Dreaming of lofts as I always do, and this 4700 sq ft 4 story former perfume warehouse in London is an absolutely gorgeous conversion. I am so relieved to see that most of the original architectural details were preserved. The floors and windows are exceptional. And with all that open space your furniture layout options are limitless. I’d spend my weekends thrifting and rearranging everything 🙂 For sale via The Modern House.
WOW! This 400 sq ft cabin in Swannanoa, North Carolina is a simple blend of Scandinavian and Japanese sensibilities and is so brilliantly laid out to maximize the small footprint. While being essentially one open space, it has a living room, breakfast nook, a bathroom, a kitchen, a media loft, a tea loft, and a bedroom. Designed by Shelter Collective – an interior design + architecture + custom furnishings studio whose attention to detail is impeccable. (You can rent this via Airbnb!)
Bringing my loft dreams to life in this dreamy industrial space created by Studio Bakker. In organic succession, Studio Bakker renovated, redesigned and styled this former archive attic in a historic Amsterdam canal house, transforming it into a loft style home consisting of five connected floors under two roofs. An enchanting route leads to an oasis of peace and quiet, decorated with earthy materials and corresponding color palette with natural light pouring in from various sides. A Wabi-sabi aesthetic provides the lens through which modern and vintage design pieces mix with a host of honest materials – including old and new woods, loam and granite, steel and aluminum, leather and linen. The styling subtly references the wealth of cultures housed beneath these roofs.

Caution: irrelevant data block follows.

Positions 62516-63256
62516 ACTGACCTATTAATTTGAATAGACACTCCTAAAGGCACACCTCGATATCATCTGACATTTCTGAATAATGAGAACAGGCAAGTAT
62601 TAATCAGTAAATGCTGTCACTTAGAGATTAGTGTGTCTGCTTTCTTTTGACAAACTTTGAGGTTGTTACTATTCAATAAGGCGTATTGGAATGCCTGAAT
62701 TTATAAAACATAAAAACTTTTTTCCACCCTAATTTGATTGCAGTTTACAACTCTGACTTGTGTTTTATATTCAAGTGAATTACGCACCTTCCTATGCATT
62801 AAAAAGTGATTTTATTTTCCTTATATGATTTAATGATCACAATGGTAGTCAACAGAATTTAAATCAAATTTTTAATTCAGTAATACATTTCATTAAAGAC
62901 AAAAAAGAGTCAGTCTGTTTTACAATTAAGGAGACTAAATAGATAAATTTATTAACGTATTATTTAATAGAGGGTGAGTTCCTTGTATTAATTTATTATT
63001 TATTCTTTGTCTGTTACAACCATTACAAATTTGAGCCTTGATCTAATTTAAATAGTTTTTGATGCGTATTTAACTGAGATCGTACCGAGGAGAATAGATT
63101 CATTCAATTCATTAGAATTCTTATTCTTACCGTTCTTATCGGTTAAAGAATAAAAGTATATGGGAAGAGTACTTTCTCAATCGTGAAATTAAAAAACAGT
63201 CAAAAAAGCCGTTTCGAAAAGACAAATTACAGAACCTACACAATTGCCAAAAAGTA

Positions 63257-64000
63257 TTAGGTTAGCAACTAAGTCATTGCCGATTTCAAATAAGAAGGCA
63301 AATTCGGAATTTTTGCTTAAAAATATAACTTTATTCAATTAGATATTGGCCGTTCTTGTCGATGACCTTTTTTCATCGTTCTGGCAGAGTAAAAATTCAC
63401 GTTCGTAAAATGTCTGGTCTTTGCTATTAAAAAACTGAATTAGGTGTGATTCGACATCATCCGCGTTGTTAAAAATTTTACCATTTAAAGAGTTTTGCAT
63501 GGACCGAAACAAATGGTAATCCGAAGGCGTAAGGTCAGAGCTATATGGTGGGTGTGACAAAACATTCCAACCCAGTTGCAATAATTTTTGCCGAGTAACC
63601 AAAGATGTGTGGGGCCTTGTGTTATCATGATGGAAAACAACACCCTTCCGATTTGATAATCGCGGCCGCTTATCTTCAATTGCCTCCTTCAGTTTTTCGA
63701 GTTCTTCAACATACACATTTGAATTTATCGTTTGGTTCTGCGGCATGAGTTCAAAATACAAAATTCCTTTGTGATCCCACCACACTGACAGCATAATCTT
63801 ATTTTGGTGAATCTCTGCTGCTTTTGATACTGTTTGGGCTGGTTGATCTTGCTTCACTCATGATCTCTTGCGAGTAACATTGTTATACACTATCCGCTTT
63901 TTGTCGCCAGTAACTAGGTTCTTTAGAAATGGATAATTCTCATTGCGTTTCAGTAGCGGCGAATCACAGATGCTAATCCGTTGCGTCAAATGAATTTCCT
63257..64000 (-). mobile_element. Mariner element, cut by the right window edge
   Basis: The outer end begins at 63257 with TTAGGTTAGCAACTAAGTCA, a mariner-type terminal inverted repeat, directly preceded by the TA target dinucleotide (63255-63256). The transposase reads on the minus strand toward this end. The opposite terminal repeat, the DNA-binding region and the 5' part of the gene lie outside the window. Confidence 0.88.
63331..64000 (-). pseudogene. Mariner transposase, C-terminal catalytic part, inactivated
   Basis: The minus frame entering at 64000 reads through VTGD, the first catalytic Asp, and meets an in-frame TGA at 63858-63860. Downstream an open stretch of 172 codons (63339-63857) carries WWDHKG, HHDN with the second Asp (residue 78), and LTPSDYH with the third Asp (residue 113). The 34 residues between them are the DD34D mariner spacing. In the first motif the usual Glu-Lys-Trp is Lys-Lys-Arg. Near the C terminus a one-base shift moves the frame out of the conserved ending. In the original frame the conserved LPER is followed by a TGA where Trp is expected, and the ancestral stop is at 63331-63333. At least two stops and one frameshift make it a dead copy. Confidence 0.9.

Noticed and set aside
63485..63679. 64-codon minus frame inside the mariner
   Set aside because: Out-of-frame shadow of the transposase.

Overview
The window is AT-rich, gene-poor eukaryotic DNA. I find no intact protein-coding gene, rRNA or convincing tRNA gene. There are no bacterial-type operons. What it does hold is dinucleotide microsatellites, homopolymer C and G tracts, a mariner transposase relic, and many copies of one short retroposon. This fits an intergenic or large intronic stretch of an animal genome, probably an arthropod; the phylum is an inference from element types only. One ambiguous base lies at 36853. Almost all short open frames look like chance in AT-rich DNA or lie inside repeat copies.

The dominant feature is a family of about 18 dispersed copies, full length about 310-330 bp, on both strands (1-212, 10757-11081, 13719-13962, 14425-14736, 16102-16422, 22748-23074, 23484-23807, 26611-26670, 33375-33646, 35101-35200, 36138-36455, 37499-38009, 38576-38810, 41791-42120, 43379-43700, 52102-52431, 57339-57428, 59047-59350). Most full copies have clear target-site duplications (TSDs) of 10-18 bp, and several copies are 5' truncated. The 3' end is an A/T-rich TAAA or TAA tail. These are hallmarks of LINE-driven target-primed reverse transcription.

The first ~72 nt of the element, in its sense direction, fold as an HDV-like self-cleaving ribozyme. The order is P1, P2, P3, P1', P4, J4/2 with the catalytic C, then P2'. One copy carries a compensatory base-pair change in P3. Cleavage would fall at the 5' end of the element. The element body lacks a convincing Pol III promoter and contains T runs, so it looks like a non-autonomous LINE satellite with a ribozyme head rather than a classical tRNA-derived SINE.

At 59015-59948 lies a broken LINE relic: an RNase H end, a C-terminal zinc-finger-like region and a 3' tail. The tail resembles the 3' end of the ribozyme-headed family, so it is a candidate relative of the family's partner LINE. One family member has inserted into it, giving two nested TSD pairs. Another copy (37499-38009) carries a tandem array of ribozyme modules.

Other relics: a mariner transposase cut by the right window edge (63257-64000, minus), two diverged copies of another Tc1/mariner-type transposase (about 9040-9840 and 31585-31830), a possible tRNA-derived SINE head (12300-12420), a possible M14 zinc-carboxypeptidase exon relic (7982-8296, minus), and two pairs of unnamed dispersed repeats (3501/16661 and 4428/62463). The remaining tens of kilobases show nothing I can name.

Photography: Kasia Gatkowska, Marina Denisova
I would have never in a million years guessed this was a townhouse in Notting Hill, London. But it makes total sense once learning this home was designed by the gurus of the reclaimed, the salvaged, the well-worn. Retrouvius, you’ve created magic converting this city home into a piece of history. Lime-washed walls, a marble sink from Turkey, silk fabric from Fez, pine planks from a cheese factory, a 15th century fireplace, onyx from a bankrupt chimney shop and many other treasures make this home truly unique.
I sometimes feel the industrial interior trend has been completely overdone. But every once in a while a project catches my eye and I realize I still appreciate the moodiness and reusability of this style. Such as Pallet restaurant in Salt Lake City designed a few years ago by the consistently awesome cityhomeCOLLECTIVE. I’d LOVE to enjoy an evening here (post-pandemic of course).